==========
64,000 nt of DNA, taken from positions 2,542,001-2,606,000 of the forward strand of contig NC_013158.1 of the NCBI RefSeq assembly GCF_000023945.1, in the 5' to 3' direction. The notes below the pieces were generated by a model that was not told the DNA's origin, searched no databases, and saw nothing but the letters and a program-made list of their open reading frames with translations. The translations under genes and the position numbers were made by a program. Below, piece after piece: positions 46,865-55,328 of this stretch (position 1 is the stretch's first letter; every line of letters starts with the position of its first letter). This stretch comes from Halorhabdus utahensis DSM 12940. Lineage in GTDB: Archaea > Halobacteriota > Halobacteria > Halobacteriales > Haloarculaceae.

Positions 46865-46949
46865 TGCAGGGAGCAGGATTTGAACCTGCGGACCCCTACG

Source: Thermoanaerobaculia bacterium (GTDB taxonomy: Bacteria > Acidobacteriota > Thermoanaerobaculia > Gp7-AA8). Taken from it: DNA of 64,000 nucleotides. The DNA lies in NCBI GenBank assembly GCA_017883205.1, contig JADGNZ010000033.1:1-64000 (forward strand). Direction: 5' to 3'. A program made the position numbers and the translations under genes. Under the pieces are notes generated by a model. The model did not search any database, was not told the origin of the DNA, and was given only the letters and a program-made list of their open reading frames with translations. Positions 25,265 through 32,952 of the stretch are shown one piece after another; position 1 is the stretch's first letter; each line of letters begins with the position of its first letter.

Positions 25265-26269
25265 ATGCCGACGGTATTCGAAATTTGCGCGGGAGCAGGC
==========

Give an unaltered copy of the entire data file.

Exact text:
64,000 nt of DNA, taken from positions 2,542,001-2,606,000 of the forward strand of contig NC_013158.1 of the NCBI RefSeq assembly GCF_000023945.1, in the 5' to 3' direction. The notes below the pieces were generated by a model that was not told the DNA's origin, searched no databases, and saw nothing but the letters and a program-made list of their open reading frames with translations. The translations under genes and the position numbers were made by a program. Below, piece after piece: positions 46,865-55,328 of this stretch (position 1 is the stretch's first letter; every line of letters starts with the position of its first letter). This stretch comes from Halorhabdus utahensis DSM 12940. Lineage in GTDB: Archaea > Halobacteriota > Halobacteria > Halobacteriales > Haloarculaceae.

Positions 46865-46949
46865 TGCAGGGAGCAGGATTTGAACCTGCGGACCCCTACG

Source: Thermoanaerobaculia bacterium (GTDB taxonomy: Bacteria > Acidobacteriota > Thermoanaerobaculia > Gp7-AA8). Taken from it: DNA of 64,000 nucleotides. The DNA lies in NCBI GenBank assembly GCA_017883205.1, contig JADGNZ010000033.1:1-64000 (forward strand). Direction: 5' to 3'. A program made the position numbers and the translations under genes. Under the pieces are notes generated by a model. The model did not search any database, was not told the origin of the DNA, and was given only the letters and a program-made list of their open reading frames with translations. Positions 25,265 through 32,952 of the stretch are shown one piece after another; position 1 is the stretch's first letter; each line of letters begins with the position of its first letter.

Positions 25265-26269
25265 ATGCCGACGGTATTCGAAATTTGCGCGGGAGCAGGC